The final signing in Moscow of the Intermediate Nuclear Forces Treaty on Wednesday means 60 U.S. and Soviet inspectors will soon receive travel orders to pack their cameras, binoculars and other equipment and head for Magna, Utah, and Votkinsk, USSR.
By Aug. 1, the contingent of Soviets is to be living just outside the gates of Utah's Hercules Inc., ready to assure the Kremlin that no Pershing I or II missiles are being shipped from the plant.At the same time, other Soviets will be ready to observe the United States destroy existing intermediate range ballistic and cruise missiles at Pueblo, Colo., and Marshall, Texas. Army officials test-burned a Pershing II at the Pueblo Army Depot on Tuesday, while Colorado Department of Health personel monitored the test to determine whether such burns threaten the environment.
Gov. Norm Bangerter objected to burning the Pershings in Utah, and the Army decided to carry out the engine destruction in Colorado and Texas instead.
The United States will have to destroy about 800 missiles and the Soviets about 1,600 under the new treaty in about three years' time. The monitors may remain in Votkinsk and Magna for up to 13 years. They, and other inspectors, could begin work by June 30.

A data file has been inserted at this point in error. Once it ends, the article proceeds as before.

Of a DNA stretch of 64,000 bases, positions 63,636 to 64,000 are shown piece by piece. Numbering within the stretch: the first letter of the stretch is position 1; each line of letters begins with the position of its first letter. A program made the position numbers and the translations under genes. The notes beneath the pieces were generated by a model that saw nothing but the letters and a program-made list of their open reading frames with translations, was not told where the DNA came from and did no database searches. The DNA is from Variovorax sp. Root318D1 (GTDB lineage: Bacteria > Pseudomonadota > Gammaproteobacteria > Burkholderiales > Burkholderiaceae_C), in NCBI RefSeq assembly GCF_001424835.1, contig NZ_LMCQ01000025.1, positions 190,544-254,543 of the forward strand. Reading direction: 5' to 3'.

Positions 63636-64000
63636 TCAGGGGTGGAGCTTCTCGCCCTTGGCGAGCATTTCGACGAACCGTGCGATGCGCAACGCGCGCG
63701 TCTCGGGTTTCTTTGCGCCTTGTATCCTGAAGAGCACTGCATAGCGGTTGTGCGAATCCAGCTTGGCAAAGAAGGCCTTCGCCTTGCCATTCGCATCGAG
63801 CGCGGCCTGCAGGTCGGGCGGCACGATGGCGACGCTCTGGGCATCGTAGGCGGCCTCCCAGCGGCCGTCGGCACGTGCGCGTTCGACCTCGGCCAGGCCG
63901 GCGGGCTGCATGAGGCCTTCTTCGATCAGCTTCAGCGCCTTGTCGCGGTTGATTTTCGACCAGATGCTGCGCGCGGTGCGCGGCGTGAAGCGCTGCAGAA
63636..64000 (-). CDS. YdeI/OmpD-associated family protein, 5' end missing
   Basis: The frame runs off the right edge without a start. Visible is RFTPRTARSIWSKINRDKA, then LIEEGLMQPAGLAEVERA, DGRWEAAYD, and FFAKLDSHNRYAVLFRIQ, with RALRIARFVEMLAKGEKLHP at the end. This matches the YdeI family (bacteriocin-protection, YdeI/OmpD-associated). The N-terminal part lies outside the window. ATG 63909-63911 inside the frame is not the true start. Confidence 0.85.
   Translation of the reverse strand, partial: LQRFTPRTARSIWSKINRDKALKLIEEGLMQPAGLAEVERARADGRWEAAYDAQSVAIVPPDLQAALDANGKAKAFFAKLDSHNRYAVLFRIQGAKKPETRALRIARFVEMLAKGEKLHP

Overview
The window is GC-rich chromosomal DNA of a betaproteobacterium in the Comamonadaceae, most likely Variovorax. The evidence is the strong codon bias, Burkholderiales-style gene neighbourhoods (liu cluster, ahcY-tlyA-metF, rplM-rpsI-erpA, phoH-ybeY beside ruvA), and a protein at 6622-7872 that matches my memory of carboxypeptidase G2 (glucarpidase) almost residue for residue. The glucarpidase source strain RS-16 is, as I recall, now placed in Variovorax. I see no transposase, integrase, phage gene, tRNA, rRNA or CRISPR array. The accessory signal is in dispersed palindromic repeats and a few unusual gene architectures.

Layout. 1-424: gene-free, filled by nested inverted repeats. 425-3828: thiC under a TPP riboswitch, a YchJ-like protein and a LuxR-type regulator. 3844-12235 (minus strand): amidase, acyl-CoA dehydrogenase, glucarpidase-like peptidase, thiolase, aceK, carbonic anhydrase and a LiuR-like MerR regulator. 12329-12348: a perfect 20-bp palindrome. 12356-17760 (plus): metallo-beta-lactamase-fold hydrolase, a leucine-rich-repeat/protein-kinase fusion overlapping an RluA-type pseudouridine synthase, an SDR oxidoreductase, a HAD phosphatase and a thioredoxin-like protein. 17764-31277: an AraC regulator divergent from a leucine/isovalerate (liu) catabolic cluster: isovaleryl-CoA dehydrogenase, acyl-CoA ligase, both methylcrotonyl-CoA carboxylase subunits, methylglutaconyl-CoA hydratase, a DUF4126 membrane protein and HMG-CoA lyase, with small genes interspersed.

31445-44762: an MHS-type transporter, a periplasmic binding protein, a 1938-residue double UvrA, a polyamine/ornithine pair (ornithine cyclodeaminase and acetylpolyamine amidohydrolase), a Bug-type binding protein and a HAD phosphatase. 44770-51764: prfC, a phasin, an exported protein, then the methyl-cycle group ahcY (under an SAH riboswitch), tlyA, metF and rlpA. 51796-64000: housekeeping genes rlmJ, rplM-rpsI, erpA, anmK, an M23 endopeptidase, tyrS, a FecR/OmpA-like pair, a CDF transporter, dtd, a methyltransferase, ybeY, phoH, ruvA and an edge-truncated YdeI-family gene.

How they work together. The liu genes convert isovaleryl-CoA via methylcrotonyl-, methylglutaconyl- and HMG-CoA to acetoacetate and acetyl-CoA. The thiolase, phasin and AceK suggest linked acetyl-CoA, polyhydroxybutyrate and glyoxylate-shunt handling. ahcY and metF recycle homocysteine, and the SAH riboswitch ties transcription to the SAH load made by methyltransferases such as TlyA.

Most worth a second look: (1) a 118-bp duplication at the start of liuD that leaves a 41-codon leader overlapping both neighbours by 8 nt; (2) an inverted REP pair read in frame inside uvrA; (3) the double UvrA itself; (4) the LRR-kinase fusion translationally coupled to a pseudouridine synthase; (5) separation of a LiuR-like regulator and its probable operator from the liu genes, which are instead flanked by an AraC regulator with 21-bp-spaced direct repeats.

The Pentagon estimated this week that the missiles would be destroyed at a cost of $6 billion. The General Accounting Office has estimated that $1.4 billion in contracts for additional intermediate-range missiles and their bases will be canceled. The Congressional Budget Office has estimated that 22,000 military personnel will be released for other duties, including destruction and monitoring.
While the missile engines, bodies and nose cones will be destroyed, and transporters and other equipment modified so they cannot be used for launchings, the nuclear material, guidance packages, and other components may be saved for other uses.
Hercules Inc. has not become resigned to having Soviet inspectors stationed outside the Magna plant's fence. The company produces components for other U.S. weapons, including the MX, and the Navy's Trident, and other systems no one has talked about. Hercules officials fear the Soviets' presence will cost the company such contracts in the future. Hercules intends to move some of the secret work to its Cumberland, Md., plant, out of view of the Soviets.
Hercules officials met in Washington, D.C., last week with arms-control and Army officials in a continuing process of negotiating just what the United States will pay for in additional security such as fences and better communications security.
As for the Soviets, they will be staying in an apartment complex not far from Magna, and will have the freedom to roam within a 35-mile circle of the Hercules plant gates.